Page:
They do not make them like this anymore.
“I've always been skeptical of people who say they lose themselves in a part. Someone once came up to Spencer Tracy and asked, “aren't you tired of always playing Tracy?” Tracy replied, “What am I supposed to do, play Bogart?” You have to develop a style that suits you and pursue it, not just develop a bag of tricks”. - James Stewart.
I once read somewhere that James Stewart quit acting because he no longer liked himself on screen. This makes a lot of sense to me, I need to like my work. It'll never be perfect, but it's important I'm on the right trajectory, in terms of becoming the ideal actor I'd like to be. If I was not on this trajectory, then I would either quit, or fix it.
Now, it's always a shock when I first see myself on screen, because my performance rarely conforms to the idea of the performance I had in my head, nor does it resemble how I felt while I was giving it. If we're dealing with the moment honestly, then our performances never will be how we expected them to be, all sorts of bits and pieces emerge which we had not intended, in fact - it couldn't be how we expected it, unless we impose our ideal on the moment rather than dealing with it as it unfolds, and the truth gets lost. However, once the first shock wears off, we can begin to appreciate our performance for what it is, and calmly debrief from there. Acceptance then, is the first step to improving our work – accept that what we see infront of us is the actual performance we gave. If we get all neurotic about our work, then it will be very hard to progress, because it means we cannot truthfully reflect upon what we've done – we will either repress it and pretend that our performance was ideal, or freak out because our performance was not the ideal we saw in our head. I say forget the ideal we saw in our head, it is a red herring, we should compare what we have done to the needs of the scene instead, to do that is useful and rational.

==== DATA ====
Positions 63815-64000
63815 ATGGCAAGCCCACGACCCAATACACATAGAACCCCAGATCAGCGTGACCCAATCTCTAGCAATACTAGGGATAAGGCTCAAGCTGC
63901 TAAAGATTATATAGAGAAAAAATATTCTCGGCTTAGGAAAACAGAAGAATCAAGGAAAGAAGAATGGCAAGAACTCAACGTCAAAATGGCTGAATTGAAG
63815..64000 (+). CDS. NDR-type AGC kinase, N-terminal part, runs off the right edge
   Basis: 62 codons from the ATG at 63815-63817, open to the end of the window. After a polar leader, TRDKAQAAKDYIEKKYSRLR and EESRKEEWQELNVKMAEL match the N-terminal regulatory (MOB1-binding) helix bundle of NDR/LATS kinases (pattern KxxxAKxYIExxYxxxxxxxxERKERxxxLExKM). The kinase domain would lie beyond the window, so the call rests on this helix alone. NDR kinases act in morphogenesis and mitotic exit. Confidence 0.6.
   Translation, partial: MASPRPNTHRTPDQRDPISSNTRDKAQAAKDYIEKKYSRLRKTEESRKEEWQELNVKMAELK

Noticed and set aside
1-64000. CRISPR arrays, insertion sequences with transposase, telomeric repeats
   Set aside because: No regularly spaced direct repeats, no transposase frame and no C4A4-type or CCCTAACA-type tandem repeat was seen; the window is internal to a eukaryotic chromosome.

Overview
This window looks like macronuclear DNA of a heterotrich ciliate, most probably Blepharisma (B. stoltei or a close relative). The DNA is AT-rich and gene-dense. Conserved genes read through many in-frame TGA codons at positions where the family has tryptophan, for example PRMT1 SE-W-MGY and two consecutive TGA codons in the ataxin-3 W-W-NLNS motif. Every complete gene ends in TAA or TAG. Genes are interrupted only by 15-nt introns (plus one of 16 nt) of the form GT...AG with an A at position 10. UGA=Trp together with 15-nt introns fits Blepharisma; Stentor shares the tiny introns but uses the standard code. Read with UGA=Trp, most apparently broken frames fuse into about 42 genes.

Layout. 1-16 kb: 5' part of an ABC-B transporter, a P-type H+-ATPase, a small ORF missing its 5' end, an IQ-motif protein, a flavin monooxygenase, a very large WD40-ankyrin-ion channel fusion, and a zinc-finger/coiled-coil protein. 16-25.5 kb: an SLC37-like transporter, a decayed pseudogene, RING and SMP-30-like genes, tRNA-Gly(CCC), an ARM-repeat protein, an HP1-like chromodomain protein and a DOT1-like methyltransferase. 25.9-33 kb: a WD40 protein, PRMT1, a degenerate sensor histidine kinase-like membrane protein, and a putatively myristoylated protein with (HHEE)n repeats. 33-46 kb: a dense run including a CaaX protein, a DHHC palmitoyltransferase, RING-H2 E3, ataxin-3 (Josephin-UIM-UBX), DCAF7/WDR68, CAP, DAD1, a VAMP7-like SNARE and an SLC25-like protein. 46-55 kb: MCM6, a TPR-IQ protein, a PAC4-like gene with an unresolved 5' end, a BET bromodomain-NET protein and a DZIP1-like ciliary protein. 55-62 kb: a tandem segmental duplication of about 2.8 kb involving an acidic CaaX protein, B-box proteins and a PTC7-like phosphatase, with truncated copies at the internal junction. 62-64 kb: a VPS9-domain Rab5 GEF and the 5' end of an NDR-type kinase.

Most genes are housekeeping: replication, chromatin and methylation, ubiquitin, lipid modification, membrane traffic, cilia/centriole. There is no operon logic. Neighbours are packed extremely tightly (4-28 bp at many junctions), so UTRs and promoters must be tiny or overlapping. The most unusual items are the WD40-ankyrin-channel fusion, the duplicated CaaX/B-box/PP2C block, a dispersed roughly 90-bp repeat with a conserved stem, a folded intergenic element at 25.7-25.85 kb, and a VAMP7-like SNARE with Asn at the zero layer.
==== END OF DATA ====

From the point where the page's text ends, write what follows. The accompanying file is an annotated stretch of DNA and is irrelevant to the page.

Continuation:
However, we should also compare our performance to our definition of what great acting is, we should compare it to the actor we are striving to become. Again, this will lead to effective improvement – if, for example, you think you need superb diction in order to be a great actor but you mumble, then you know what you need to do. I thought it strange that James Stewart quit for the reason he did – surely a man who enjoyed one the most glittering careers there ever was, possessed the capacity to fix something he didn't like about his work? After all, he probably didn't get to where he did by being sloppy and lazy. Then it occurred to me that Stewart must have seen something in his work which not only compared unfavorably with his notion of great acting, but that that something must have been beyond his power to put right. He gave his last onscreen performance at the age of 78, so we might conclude that whatever it was, it might have something to do with age, either way, it convinced him he was no longer capable of attaining his great acting ideal.
As Stewart says, you've got to develop you're own style and pursue it – I take this to mean developing your own aesthetic. It's about being an individual creative artist rather than an employee. It also happens to be more pleasurable, meaningful, and fulfilling to work for your own satisfaction rather than trying to please other people, which rarely works anyway, and usually ends up with a loss of self-respect. Define the ideal actor you want to become, and pursue that ideal, and discard anyone or anything which seeks to block that pursuit, and if it's you yourself blocking it, well, then, you know what to do.